ALL EYES ARE ON TECHNOLOGY: Q&A WITH CATERPILLAR CIO JULIE LAGACYsuperadmin
Julie Lagacy took on the role of Chief Information Officer in January 2015, and has been with Caterpillar since 1988.
Tell us about yourself – your background and career.
I grew up in the small town of Glasford, Illinois, in a Caterpillar family. My grandmother worked in the foundry during World War II and both of my grandfathers worked at Caterpillar. My parents even met at Caterpillar!
When I came to Caterpillar in 1988, I was a pricing analyst. I kept that role for five years before I worked in Cat Logistics as an account representative calling on automotive clients. My first formal leader role was back in pricing. From there, I was a product manager, then commercial manager in Remanufacturing, followed by human resources manager for one of our prime product facilities. I served as business manager in Global Mining, Chief Financial Officer of the mining division after the Bucyrus acquisition, and vice president of the Finance Services Division before coming to Global Information Services.
My career path is unique but I learned something in each role…
You’ve been in the CIO role for a year now. How did your prior experience in finance, human resources and product and commercial management help prepare you for this job?
Those roles taught me about Caterpillar’s business and that knowledge is an asset. In order for Caterpillar to compete through technology, IT has to have a strategic seat at the table with our business partners. My goal is to use what I know about the business to help bridge the gap between business problems and IT solutions and I have an outstanding team in place to help move that forward.
What is your leadership philosophy, and how did your diverse career background help shape it?
This sounds simple but I live by this: The best I can do is the best I can do. If you do your best at everything, what else can you ask of yourself? Once you feel you have done your best, it is important to give yourself a break and have confidence going forward. I think it is important not to get stuck by the things that don’t go so well. That can impact your ability to make decisions – and the worst thing you can do is feel so nervous to make a mistake that you do nothing. I also believe the most difficult challenges are usually the most rewarding. Looking back on my career so far, the opportunities I seized that were outside my traditional scope of work ended up being tremendous development opportunities and some of my most rewarding experiences. Taking responsibility for your own growth and development by seizing those opportunities is crucial.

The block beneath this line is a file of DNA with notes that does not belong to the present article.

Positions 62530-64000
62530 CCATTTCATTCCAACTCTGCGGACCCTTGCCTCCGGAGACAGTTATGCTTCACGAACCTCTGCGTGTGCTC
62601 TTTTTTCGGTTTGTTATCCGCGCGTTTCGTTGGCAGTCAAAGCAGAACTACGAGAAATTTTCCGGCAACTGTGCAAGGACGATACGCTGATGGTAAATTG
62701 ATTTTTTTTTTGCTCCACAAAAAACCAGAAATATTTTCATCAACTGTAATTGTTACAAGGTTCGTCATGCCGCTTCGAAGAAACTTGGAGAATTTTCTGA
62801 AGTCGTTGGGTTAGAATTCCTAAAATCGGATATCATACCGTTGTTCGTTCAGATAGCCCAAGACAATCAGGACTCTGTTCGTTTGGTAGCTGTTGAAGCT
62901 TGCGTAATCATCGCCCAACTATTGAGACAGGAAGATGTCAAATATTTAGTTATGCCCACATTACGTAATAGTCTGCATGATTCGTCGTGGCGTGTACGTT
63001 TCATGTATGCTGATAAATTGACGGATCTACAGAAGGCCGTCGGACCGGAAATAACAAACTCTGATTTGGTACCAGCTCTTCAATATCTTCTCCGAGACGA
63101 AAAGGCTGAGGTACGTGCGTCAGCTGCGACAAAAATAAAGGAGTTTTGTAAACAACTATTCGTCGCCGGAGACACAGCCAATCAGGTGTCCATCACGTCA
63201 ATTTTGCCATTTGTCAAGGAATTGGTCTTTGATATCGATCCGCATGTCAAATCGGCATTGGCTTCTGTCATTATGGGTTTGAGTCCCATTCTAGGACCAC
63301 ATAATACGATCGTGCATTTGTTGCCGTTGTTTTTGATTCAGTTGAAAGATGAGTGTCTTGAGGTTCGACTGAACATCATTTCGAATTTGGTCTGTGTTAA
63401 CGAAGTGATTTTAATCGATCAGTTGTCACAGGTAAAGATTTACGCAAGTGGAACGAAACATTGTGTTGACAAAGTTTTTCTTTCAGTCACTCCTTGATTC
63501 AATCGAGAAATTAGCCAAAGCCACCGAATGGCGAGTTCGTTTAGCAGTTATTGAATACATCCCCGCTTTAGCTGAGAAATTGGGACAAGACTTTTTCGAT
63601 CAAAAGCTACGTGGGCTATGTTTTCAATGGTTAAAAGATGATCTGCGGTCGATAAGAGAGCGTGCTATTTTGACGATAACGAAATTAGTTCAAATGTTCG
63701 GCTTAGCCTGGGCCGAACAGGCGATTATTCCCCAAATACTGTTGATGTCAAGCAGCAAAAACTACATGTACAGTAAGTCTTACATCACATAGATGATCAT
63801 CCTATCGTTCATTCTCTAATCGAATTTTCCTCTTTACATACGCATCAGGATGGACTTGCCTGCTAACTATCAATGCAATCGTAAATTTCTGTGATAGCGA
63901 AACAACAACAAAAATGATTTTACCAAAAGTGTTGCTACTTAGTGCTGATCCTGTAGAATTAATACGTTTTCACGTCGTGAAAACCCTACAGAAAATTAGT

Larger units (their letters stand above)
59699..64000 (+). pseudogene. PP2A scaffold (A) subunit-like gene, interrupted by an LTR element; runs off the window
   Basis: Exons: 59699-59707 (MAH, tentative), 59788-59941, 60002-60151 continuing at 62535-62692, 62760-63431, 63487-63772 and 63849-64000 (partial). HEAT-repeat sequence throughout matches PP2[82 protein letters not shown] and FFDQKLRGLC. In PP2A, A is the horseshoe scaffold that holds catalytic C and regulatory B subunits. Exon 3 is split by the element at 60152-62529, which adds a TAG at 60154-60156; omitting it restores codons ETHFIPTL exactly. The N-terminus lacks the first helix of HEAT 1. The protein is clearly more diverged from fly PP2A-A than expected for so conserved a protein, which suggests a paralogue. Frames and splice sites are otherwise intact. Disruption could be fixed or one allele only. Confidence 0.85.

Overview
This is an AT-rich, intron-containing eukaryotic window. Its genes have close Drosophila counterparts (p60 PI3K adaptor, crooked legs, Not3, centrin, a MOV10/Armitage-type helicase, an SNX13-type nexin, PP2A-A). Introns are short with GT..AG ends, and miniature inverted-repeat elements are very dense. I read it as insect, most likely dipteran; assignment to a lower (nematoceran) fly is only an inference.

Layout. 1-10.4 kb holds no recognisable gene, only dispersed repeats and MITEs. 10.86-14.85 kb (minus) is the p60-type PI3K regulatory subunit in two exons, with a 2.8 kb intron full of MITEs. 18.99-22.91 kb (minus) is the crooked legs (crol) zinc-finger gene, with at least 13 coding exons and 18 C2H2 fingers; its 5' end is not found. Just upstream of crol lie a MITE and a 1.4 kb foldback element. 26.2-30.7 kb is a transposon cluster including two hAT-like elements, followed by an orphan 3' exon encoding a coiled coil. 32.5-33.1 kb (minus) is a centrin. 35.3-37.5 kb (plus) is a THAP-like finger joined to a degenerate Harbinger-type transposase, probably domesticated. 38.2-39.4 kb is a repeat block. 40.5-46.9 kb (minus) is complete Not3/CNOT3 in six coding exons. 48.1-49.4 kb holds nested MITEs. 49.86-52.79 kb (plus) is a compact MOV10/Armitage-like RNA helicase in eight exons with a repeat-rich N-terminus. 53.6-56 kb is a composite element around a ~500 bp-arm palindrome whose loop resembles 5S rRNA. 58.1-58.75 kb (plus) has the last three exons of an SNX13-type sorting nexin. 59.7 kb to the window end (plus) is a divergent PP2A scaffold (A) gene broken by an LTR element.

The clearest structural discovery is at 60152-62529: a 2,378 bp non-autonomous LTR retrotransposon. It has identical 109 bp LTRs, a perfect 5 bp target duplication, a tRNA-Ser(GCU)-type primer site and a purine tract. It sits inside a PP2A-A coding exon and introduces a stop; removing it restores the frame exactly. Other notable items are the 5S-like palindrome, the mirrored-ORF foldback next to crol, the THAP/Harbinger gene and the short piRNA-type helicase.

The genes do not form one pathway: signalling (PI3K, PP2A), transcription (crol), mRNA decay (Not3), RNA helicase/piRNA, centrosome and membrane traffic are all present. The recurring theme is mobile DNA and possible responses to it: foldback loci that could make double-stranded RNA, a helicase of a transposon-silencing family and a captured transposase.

I also gained great leadership perspective from my parents. They taught me that the way we deal with challenges is what defines us, and also that no matter how tough you think you have it, you can always find people that are facing greater challenges. The true test of character is how you respond when things aren’t going well.
I also believe leaders have to find an authentic way to communicate. Transparency and open dialog are important. People are the most fearful of what they don’t know. Because of that, it is less of a risk to face my team and say “I don’t know” or “I know, but I can’t share that and here’s why” than to say nothing at all, especially when business is tough. People do not want to feel like there are closed-door conversations happening all the time, and it’s important for leaders to be visible, available and willing to engage in open dialog.
What are your top priorities as CIO?
We play a significant role in moving Caterpillar forward in a digital capacity. We are partnering with the business to create capability for Caterpillar’s extended enterprise and help customers operate their business more efficiently and effectively. This starts with infrastructure to connect, store and use to improve customer productivity, connectivity, monitoring, and safety. Through connected assets, insights and prognostics, the company’s digital vision will enhance the customer and dealer end-user experience.
We also must continue to manage risk, increase our business relationships and explore emerging technologies. Our GIS transformation includes a fairly aggressive set of goals that we will meet and exceed. Also, with the addition of our Group CIOs, IT will work with internal business partners much differently than we have in the past. We are managing our demand and remain focused on adhering to strict standards.
What’s the biggest challenge a CIO faces today?
A big challenge, of course, is the growing number of security threats that exist – people with malicious intentions are getting smarter every day. Staying ahead of threats is a challenge we take very seriously. Some shifts in our security strategy have helped us do that.
The biggest challenge is how quickly technology changes. As a global manufacturing company with a global workforce, it is tough to keep up and get ahead of technology trends. Yet, our customers demand technology and so does our workforce. We have been steadily building our strategic capabilities for the business and I believe technology will continue to grow as a competitive edge for the company.
Another challenge is demonstrating the value of IT to the business. Our strategy addresses this and will allow us to show cost, consumption, and the full impact of technology choices in business terms. Managing the demand for technology and jointly agreeing on priorities will help us focus on the areas that provide the greatest Operating Profit After Capital Charge (OPACC) value.
Ultimately, our challenges are about doing what is best for our customers at all times and right now – all eyes are on technology.